Conversational Media Summit – Part 3
The main strategic takeaway for me from the CM Summit was the stark contrast between the two interviews John Batelle had with Arthur Sulzberger, Jr. and Arianna Huffington.
I first met Arthur at a technology conference roughly 10 years ago. He had a big head-start in adapting to the changes from the Internet, he hired some excellent people to work on an Internet strategy, and I was optimistic that the New York Times would be a leader in making the transition to the digital age of publishing. His opening comment at the closing of yesterday’s conference may have proved me wrong. He said that “digital is the future – in the long run.” The addition of the term “in the long run” offers a glimpse of how things may be going in the New York Times transformation.
At the launch of the iPad, the New York Times proudly presented their news app. Of all the more than 100 apps on my iPad, I would have to put it near the bottom. The name of it tells the whole story – Editor’s Choice. If there is one thing we all know about the Web, it is that the long tail prevails. In other words, readers make their own choices as to what they choose to read, and it may be something quite obscure to other readers. The New York Times app includes just a handful of the many stories that they produce. To even consider a name of “Editor’s Choice” is not even close to the way empowered users of the web are thinking. Especially when it comes to news — it is the reader’s choice not the editor’s choice that matters.
Arthur also made it clear in his comments that the follow-on app and web access to New York Times news will require payment — there will be a cap placed on how many New York Times articles can be read before the reader has to pay. Wired Magazine ran a story the next day about the New York Times decision to convince Apple to remove the new Pulse app from the app store. Pulse, developed by two students at Stanford, is one of the best applications on the iPad. It provides a very user-friendly way to read news feeds from multiple sources in a very enjoyable way. The New York Times has concluded that having their news feeds in Pulse is a violation of their policy. This is ironic, since you would think the more readers, the more apps — including the New York Times — the more pageviews, the better, since all of their stories include paid advertising. Also, given that most Times news is available in news feeds, why would someone pay for news through a Times reader when they can get it through a free news reader? One senior Times person told me they are not sure RSS feeds are going to survive. I would say that RSS feeds going away is about as likely as email going away. If you think I am harsh take a look at what Wired had to say about this.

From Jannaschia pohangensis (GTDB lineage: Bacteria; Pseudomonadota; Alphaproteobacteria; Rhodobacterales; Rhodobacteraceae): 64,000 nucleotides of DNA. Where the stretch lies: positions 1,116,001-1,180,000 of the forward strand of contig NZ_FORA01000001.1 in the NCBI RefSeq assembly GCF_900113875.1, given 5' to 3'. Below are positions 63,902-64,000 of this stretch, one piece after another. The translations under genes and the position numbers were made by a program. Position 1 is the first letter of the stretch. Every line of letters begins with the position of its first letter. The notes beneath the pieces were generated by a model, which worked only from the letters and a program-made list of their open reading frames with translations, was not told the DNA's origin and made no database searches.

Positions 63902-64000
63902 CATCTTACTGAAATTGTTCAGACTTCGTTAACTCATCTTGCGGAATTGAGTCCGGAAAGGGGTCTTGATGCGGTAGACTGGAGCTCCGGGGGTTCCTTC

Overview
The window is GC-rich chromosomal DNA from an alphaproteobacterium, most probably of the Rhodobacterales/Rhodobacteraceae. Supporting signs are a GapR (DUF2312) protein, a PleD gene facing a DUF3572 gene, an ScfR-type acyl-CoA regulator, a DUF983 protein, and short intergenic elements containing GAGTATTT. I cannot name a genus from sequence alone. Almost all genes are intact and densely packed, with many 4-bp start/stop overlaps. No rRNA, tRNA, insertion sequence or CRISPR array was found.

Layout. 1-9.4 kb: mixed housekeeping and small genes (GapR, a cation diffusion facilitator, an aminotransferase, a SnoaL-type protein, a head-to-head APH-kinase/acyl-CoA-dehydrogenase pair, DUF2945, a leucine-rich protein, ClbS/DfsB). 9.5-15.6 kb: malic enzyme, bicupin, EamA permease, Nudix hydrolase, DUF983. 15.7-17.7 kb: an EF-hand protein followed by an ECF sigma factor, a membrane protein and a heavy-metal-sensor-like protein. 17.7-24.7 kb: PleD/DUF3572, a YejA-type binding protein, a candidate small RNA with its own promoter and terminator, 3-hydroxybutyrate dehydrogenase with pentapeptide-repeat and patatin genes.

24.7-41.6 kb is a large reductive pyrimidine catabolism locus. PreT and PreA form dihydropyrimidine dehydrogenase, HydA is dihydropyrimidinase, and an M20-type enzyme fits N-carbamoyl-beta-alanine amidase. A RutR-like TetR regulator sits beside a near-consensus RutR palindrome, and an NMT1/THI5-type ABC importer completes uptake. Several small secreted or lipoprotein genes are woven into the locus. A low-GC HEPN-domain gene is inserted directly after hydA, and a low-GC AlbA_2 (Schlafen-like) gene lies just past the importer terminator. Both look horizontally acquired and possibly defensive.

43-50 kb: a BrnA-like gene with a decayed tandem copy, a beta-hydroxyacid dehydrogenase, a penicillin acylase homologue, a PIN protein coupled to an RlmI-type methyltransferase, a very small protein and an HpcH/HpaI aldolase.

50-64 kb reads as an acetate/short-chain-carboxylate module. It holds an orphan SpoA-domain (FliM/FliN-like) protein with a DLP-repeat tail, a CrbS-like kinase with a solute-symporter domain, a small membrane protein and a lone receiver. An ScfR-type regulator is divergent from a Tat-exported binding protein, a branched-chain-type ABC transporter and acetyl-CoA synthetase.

I wasn’t sure what to expect from Arianna Huffington as she came on stage for the closing day conversation with John Battelle. I had last seen her during a campaign speech when she was running for governor. She did not strike me at the time as very saavy about business but I was sorely mistaken about that. She has an incredibly diverse background, both politically and career-wise, and I was highly impressed with what she had to say. In fact, her view of the Huffington Post was exhilarating. She described the future of news, whereby their 130 employees, supplemented by 6,000 bloggers, are creating a new “Internet newspaper” online. The bloggers are not random. They have a process through which the submitters are vetted and in a sense compete to be a HuffPo news provider. Arianna claims the company to be profitable, and I have no doubt that it is, as advertisers are seeking to connect with readers in a rejuvenated way. Her vision of employing and leveraging the social networks was right on as far as I am concerned, and I believe that we will soon see that the Huffington Post exceeds the readership of all the major online news media, perhaps including the New York Times. At 28 million estimated unique monthly visitors, it already exceeds Fox News, Reuters, the LA Times, ABC News, and USA Today.
Based on what the two leaders of these news organizations had to say, my conclusion is that the New York Times will be offering the news model of the past, and the Huffington Post will be offering the news of the future.